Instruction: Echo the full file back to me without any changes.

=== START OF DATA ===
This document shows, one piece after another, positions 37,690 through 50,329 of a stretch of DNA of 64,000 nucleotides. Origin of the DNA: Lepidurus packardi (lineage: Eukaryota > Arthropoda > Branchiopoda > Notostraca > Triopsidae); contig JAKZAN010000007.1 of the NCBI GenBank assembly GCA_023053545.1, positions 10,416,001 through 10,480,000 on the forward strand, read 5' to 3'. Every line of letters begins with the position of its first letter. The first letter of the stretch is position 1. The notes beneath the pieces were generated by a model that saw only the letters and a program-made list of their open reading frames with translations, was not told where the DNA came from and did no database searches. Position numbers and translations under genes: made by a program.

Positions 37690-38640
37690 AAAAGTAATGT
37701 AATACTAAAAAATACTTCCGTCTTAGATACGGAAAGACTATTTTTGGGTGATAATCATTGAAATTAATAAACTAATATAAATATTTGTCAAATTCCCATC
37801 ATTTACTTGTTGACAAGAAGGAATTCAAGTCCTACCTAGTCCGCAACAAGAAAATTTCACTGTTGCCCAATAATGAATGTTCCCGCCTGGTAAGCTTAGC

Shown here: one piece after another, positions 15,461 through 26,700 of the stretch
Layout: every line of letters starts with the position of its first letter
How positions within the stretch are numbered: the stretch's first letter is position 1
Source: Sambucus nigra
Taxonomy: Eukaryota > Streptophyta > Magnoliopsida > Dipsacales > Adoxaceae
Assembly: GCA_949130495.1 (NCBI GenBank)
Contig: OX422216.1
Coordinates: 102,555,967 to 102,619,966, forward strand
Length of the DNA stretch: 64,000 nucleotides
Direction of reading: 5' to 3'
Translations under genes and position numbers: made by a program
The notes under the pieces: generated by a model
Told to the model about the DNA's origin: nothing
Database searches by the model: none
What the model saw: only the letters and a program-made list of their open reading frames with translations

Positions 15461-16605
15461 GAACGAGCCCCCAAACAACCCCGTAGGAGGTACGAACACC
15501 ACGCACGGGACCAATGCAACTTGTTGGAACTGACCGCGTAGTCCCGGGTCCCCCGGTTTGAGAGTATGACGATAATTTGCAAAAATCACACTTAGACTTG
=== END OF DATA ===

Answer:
This document shows, one piece after another, positions 37,690 through 50,329 of a stretch of DNA of 64,000 nucleotides. Origin of the DNA: Lepidurus packardi (lineage: Eukaryota > Arthropoda > Branchiopoda > Notostraca > Triopsidae); contig JAKZAN010000007.1 of the NCBI GenBank assembly GCA_023053545.1, positions 10,416,001 through 10,480,000 on the forward strand, read 5' to 3'. Every line of letters begins with the position of its first letter. The first letter of the stretch is position 1. The notes beneath the pieces were generated by a model that saw only the letters and a program-made list of their open reading frames with translations, was not told where the DNA came from and did no database searches. Position numbers and translations under genes: made by a program.

Positions 37690-38640
37690 AAAAGTAATGT
37701 AATACTAAAAAATACTTCCGTCTTAGATACGGAAAGACTATTTTTGGGTGATAATCATTGAAATTAATAAACTAATATAAATATTTGTCAAATTCCCATC
37801 ATTTACTTGTTGACAAGAAGGAATTCAAGTCCTACCTAGTCCGCAACAAGAAAATTTCACTGTTGCCCAATAATGAATGTTCCCGCCTGGTAAGCTTAGC

Shown here: one piece after another, positions 15,461 through 26,700 of the stretch
Layout: every line of letters starts with the position of its first letter
How positions within the stretch are numbered: the stretch's first letter is position 1
Source: Sambucus nigra
Taxonomy: Eukaryota > Streptophyta > Magnoliopsida > Dipsacales > Adoxaceae
Assembly: GCA_949130495.1 (NCBI GenBank)
Contig: OX422216.1
Coordinates: 102,555,967 to 102,619,966, forward strand
Length of the DNA stretch: 64,000 nucleotides
Direction of reading: 5' to 3'
Translations under genes and position numbers: made by a program
The notes under the pieces: generated by a model
Told to the model about the DNA's origin: nothing
Database searches by the model: none
What the model saw: only the letters and a program-made list of their open reading frames with translations

Positions 15461-16605
15461 GAACGAGCCCCCAAACAACCCCGTAGGAGGTACGAACACC
15501 ACGCACGGGACCAATGCAACTTGTTGGAACTGACCGCGTAGTCCCGGGTCCCCCGGTTTGAGAGTATGACGATAATTTGCAAAAATCACACTTAGACTTG